Mars-bound NASA rover begins trajectory maneuverLOS ANGELES (AP) — A NASA spacecraft has begun firing its thrusters to refine its flight path to Mars.
LOS ANGELES (AP) — A NASA spacecraft has begun firing its thrusters to refine its flight path to Mars.
The maneuver Wednesday is expected to last three hours and put the one-ton rover nicknamed Curiosity on course for a landing on the red planet.
Curiosity is scheduled to touch down in August in a crater near the Martian equator after an eight-month trip. It carries a suite of instruments to explore whether the dry and barren surface ever had conditions favorable for primitive life.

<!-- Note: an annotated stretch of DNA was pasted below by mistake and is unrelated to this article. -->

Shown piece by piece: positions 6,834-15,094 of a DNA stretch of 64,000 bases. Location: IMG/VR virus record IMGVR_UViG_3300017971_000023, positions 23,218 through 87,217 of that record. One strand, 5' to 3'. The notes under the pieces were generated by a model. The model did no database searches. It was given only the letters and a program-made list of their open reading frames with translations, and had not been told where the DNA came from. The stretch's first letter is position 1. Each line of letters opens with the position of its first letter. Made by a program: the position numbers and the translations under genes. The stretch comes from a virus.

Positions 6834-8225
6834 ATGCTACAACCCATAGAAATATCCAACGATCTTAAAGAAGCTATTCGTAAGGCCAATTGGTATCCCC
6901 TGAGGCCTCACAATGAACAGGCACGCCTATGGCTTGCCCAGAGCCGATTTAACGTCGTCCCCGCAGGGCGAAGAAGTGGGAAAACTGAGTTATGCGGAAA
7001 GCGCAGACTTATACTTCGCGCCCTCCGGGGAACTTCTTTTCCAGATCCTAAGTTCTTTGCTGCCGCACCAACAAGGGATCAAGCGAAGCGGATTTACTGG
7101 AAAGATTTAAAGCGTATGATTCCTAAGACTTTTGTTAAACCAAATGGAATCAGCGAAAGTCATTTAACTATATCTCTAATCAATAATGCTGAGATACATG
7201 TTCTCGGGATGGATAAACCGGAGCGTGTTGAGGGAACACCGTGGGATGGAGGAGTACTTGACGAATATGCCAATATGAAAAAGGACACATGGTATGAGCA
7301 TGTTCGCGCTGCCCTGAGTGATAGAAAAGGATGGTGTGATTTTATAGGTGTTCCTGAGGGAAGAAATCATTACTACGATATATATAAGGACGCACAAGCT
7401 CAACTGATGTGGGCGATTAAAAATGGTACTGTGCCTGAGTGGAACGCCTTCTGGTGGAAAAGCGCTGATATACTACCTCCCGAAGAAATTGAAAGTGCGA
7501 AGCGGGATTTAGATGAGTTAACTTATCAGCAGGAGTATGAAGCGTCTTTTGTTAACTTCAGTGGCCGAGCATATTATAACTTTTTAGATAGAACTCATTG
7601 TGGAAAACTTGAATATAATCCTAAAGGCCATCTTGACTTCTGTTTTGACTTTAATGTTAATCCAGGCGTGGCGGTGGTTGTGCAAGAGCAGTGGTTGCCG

There will be several more chances for the spacecraft to tweak its trajectory before landing.
The $2.5 billion Mars Science Laboratory mission is managed by the NASA Jet Propulsion Laboratory in California.